Under the Homeland Security Act, the federal government transfers custody of illegal immigrant children to the Department of Health and Human Service’s Office of Refugee Resettlement (ORR). The office is charged with providing temporary housing, while ultimately trying to reunite the children with a family member or legal guardian already here in the U.S. (regardless of their legal status) while the child goes through removal proceedings.

HHS recently announced a $350 million grant opportunity to provide shelter for UACs, with funding to be directed to approximately 60 locations. According to press reports, as many as 500 UACs were to start arriving this week at St. Paul’s College, a recently-closed college in Lawrenceville, Virginia. However, HHS’ plans were stymied, at least temporarily, after town and county officials objected to the short notice and complete lack of community input.  I am deeply concerned with HHS’ lack of transparency and preparation and are requesting answers to the following questions:

•    Where is HHS currently housing UACs and for how long?
•    What other sites/locations are currently planned?  Have any leases been signed?
•    How many immigrants do you plan to accommodate?
•    What do you anticipate to be the final cost of housing UACs to taxpayers?
•    HHS is providing various ‘family planning’ services. What exactly are these services and what are the costs?
•    Is HHS prepared to house the influx of immigrants inspired by the President’s immigration policies?
•    What plans does HHS have to inform federal, state and local leaders of UAC housing locations?

This humanitarian crisis is deeply unsettling, and is likely to get worse unless federal agencies’ capabilities and resources are coordinated effectively to address this issue.  I look forward to your response to these questions and an explanation of how HHS is ensuring the well-being of these unaccompanied children.  Given the urgent nature of this matter, please respond no later than July 3, 2014.
On Tuesday, the Council for Citizens Against Government Waste released the 2013 Congressional Rankings for the first session of the 113th Congress. Congressman Jim Sensenbrenner (R-Wis.) responded to his “Taxpayer Hero” score of 96 percent, the fifth highest in the entire House of Representatives:

Congressman Jim Sensenbrenner: “This ranking is a reflection of my tireless commitment to fiscal responsibility and responsible government. We can’t expect to grow our economy and create opportunity for future generations unless we address the out-of-control spending that ultimately drives our debt. I will continue to advance policy solutions that grow our economy and set our nation on a sustainable fiscal course.”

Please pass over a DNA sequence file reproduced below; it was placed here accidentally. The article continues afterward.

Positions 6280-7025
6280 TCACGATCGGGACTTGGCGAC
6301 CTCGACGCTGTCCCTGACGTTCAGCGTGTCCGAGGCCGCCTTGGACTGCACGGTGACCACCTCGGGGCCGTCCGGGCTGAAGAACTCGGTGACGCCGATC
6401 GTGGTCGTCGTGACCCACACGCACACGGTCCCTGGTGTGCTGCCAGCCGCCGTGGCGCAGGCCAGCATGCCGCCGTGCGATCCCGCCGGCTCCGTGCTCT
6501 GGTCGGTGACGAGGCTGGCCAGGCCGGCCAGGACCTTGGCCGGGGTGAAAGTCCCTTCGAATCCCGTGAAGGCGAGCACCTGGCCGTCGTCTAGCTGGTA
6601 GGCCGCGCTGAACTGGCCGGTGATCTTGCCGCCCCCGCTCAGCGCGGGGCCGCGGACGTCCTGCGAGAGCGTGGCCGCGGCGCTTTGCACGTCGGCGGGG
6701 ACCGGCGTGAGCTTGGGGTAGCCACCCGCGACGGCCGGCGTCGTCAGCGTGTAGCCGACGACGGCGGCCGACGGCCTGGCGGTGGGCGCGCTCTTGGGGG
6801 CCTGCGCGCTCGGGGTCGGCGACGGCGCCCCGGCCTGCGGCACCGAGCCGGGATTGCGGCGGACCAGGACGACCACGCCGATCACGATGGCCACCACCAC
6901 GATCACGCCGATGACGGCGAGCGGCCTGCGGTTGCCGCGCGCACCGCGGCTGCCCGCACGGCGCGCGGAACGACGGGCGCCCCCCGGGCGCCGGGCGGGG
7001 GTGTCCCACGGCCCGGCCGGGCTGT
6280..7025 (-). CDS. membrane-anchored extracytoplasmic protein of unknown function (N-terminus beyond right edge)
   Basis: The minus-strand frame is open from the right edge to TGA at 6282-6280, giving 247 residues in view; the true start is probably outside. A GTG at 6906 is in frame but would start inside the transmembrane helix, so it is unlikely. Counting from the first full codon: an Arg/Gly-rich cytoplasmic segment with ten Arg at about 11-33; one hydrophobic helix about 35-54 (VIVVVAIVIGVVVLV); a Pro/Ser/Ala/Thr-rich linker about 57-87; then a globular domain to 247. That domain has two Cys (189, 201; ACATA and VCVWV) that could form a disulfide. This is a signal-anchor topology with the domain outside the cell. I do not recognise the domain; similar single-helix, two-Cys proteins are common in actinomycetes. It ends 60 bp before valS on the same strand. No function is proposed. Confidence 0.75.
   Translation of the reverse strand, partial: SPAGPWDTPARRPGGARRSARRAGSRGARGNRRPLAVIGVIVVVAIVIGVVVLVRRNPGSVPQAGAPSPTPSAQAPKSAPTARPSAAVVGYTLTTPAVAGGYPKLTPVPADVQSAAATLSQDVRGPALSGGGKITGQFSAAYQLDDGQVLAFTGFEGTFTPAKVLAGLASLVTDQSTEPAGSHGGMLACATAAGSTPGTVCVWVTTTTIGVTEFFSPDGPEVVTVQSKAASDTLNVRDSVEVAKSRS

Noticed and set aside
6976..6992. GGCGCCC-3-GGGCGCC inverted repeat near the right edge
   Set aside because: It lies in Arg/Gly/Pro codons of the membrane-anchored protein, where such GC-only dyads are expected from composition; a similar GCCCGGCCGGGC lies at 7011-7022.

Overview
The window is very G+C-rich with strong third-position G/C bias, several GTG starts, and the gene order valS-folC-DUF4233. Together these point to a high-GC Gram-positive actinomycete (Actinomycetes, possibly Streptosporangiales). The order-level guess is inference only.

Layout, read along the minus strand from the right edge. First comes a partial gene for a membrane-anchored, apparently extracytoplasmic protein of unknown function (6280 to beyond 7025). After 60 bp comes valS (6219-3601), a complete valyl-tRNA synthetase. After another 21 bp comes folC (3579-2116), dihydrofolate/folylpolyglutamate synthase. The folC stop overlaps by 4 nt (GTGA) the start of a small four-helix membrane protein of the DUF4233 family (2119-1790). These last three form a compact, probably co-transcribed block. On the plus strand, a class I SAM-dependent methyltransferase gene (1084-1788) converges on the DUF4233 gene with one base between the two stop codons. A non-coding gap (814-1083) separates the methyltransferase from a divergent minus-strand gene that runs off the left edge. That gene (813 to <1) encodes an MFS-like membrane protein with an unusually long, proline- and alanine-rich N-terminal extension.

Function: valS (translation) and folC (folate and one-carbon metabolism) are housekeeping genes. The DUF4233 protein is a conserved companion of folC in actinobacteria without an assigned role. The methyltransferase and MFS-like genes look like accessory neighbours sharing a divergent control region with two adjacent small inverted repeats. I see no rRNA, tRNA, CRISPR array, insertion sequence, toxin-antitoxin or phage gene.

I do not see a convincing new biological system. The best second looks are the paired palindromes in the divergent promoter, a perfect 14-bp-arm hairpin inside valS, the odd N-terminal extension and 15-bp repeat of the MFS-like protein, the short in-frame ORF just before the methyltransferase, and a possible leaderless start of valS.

On Monday, the Environmental Protection Agency (EPA) announced a rule aiming to cut 30 percent of carbon dioxide emissions nationwide by 2030, an Obama Administration order that skirts congressional authority and puts our economic growth in jeopardy. Of course, this most recent promulgation is part the President’s broader War on Coal, which adheres to a radical, dogmatic brand of environmentalism at the expense of American jobs.
 
Like most of my colleagues, I care deeply about the environment—Wisconsin has some of the most beautiful hills, lakes and farmland in the country. But I also believe we should be wary of environmental policies that have an adverse effect on economic growth. Under the proposed plan, electricity prices would skyrocket, the cost of doing business would increase and our international competitiveness would diminish.
 
It's troubling that the President uses the rhetoric of free enterprise and states’ rights to push a plan that is inherently anti-free market. States that don’t meet the Administration’s unrealistic benchmark would fall under a blanket federal plan that ignores the intricacies and nuances of state economies. Rather than relying on stale partisan talking points, which result in inflexible, overreaching policy prescriptions, the President should work with businesses and other affected stakeholders to craft workable solutions to climate change.
 
Now is not the time to impose schemes that hit consumers’ wallets, damage the economy and affect nearly every stage of production and consumption. Congress already voted down Cap-and-Tax when Democrats controlled the House and Senate—the American people and businesses staunchly opposed it. I will not accept this Administration’s unilateral attempt to enact economy-crushing regulations, and will work with my colleagues to craft policies that protect jobs and produce tangible improvements to the environment.